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No Justice, No Peace 

Native American women face high rates of sexual assault

Warm Springs tribal member Alyssa Macy has represented indigenous women globally at the United Nations World Conference on Indigenous Peoples. She also has survived multiple incidents of sexual assault. Unfortunately, for Native American women, the latter of these experiences is more common than the former.

"The research shows that Native women are victims of sexual crimes at extraordinarily high rates, and we're talking three out of five women have been assaulted in their lifetime," Macy explains. "I can sit down with my group of friends that are Native and every single one of them has been sexually assaulted, raped, or experienced some kind of molestation as a child, and I think that's really devastating to Native communities."

But most of the time, the threat comes from offenders outside the tribe. Non-Indian men commit the majority of these assaults—67 percent according to a brief from the National Congress of American Indians. That's not to imply stranger assault—most survivors knew the perpetrator and intra-racial dating and marriage are far more common among Native American women than women of other races.

That ratio is reflected in Macy's own experiences with sexual assault. Two of the three times she was assaulted, the perpetrators were non-Native men. In the third incident, she was raped by a Native acquaintance following a date.

"I was molested as a child while living in New Mexico by a man in our neighborhood and my fourth grade teacher," Macy recalls. "Both of these men were non-Native and I only told my mom about the teacher. Nothing ever came about with the meetings with [Child Protective Services]."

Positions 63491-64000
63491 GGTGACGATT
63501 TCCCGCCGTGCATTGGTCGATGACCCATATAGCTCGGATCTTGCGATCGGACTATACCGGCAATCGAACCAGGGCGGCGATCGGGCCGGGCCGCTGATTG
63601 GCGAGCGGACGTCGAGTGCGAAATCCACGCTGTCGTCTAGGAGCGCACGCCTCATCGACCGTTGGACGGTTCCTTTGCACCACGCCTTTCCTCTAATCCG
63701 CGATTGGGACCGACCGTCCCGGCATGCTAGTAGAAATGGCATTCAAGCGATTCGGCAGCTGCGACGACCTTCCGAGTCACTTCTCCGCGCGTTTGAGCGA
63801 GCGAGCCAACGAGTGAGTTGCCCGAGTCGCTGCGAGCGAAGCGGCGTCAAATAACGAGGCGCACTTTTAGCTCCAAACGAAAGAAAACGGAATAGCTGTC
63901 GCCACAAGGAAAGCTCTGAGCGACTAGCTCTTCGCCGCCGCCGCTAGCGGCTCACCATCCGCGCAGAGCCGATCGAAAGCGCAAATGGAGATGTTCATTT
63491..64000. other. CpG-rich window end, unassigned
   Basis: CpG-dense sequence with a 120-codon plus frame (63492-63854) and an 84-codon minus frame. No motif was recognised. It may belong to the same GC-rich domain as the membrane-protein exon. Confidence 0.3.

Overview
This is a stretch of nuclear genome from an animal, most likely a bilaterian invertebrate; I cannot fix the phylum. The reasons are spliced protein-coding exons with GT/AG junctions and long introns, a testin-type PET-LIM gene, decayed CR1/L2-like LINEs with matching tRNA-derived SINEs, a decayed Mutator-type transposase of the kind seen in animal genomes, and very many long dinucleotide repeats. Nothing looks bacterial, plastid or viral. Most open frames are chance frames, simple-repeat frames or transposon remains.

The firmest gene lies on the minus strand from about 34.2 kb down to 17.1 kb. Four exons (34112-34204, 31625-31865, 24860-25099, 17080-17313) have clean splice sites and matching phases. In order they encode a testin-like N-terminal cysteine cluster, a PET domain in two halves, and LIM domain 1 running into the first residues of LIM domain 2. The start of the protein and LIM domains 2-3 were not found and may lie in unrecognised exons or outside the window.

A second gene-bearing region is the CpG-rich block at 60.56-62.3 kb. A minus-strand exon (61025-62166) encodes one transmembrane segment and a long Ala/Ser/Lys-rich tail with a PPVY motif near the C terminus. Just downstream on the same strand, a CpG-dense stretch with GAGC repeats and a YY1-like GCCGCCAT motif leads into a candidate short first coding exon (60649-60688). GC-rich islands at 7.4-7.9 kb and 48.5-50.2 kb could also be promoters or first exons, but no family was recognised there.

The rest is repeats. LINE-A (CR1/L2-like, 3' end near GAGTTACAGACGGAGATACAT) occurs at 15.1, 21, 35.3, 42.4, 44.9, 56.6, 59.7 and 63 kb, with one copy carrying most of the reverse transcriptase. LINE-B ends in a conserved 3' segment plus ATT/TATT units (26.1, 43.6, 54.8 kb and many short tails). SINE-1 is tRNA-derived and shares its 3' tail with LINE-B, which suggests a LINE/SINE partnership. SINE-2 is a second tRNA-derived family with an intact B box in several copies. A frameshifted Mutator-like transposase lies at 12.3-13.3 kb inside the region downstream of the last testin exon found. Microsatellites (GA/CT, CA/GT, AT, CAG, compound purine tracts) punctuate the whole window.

She says she opted to not report the 2007 date rape in Milwaukee, Wisconsin. The man seemed like "a good catch" and she invited him in after an evening singing karaoke. But that's when things took a turn for worse—Macy says he pushed himself on her, ignoring her crying and pleading to stop.

"I just felt like if I were to tell, I would be treated as many other women are, like it's your fault," she says. "I didn't want to do that to myself so I just did nothing."

Because Macy didn't report the assault, it's not included in statistics. That's why she thinks the already high numbers are likely an underestimate.

"I think the numbers are probably higher than what is reported," she says. "Like myself, I am sure there are women out there that are too afraid to tell, scared of being stigmatized, or do not have faith in the judicial system that anything will happen."

Distrust in the system is understandable. Until last month, most tribes lacked jurisdiction to prosecute non-Indian offenders of sexual and domestic violence. When the Violence Against Women Act was reauthorized in 2013, it provided for the first time a mechanism for tribes to prosecute. It began by approving pilot programs in three tribes, including the Umatilla in Oregon. That option opened up to all tribes March 7.

"Even a violent crime committed by a non-Indian husband against his Indian wife, in the presence of her Indian children, in their home on the Indian reservation, could not be prosecuted by the tribe," wrote Associate Attorney General Tony West in a letter to the first three tribes approved for the pilot program. "This jurisdictional scheme has proved ineffective in ensuring public safety. Too often, crimes have gone unprosecuted and unpunished, and violence has escalated."